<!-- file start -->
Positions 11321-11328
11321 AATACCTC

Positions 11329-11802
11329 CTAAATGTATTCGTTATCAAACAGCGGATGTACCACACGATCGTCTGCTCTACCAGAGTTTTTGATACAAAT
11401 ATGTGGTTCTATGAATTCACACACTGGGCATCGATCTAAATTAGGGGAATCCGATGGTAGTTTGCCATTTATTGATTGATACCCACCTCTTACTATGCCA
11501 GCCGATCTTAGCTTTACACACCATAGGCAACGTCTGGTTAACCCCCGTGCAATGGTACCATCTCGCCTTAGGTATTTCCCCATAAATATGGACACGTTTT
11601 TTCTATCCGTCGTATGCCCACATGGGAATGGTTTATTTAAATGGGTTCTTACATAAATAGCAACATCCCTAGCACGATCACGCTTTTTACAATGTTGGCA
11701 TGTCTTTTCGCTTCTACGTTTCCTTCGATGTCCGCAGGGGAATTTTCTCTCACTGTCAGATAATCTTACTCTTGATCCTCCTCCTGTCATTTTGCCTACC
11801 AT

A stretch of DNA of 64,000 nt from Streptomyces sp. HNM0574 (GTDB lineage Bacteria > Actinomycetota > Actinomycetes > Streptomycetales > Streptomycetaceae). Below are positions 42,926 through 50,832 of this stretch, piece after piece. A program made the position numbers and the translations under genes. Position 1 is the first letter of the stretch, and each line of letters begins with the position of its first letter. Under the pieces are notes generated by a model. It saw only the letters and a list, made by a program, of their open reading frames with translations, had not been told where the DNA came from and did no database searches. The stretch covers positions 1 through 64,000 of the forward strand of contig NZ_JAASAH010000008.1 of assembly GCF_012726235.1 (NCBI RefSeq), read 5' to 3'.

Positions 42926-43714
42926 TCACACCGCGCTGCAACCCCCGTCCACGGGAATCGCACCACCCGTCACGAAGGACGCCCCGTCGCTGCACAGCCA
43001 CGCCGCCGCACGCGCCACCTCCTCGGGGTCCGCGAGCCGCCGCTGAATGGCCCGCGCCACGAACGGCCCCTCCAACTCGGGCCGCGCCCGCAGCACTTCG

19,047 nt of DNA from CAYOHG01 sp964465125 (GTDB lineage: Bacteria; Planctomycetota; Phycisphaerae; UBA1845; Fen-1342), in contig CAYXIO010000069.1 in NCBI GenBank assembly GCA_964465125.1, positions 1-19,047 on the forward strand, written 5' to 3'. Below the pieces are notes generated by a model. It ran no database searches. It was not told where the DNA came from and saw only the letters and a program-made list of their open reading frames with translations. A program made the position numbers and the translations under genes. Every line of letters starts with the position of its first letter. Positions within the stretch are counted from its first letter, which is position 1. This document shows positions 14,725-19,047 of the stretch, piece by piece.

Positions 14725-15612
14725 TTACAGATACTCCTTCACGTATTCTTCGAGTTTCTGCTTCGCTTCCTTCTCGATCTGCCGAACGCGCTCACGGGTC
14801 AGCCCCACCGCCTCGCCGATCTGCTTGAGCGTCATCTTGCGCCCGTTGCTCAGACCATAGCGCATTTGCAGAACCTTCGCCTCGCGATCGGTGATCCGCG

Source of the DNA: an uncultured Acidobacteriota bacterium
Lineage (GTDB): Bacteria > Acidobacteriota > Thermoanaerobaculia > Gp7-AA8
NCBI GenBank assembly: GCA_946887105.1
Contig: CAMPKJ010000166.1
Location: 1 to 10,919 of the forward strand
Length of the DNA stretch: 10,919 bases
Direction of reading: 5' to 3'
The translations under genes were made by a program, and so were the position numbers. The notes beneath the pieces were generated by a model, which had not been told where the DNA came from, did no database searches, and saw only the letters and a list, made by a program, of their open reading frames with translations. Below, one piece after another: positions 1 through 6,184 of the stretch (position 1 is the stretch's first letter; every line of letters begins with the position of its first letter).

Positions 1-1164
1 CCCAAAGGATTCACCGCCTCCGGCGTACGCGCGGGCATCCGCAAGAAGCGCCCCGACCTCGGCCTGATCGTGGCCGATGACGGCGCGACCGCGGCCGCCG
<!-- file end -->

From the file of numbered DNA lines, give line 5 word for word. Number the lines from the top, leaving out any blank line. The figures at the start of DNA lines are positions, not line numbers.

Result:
11401 ATGTGGTTCTATGAATTCACACACTGGGCATCGATCTAAATTAGGGGAATCCGATGGTAGTTTGCCATTTATTGATTGATACCCACCTCTTACTATGCCA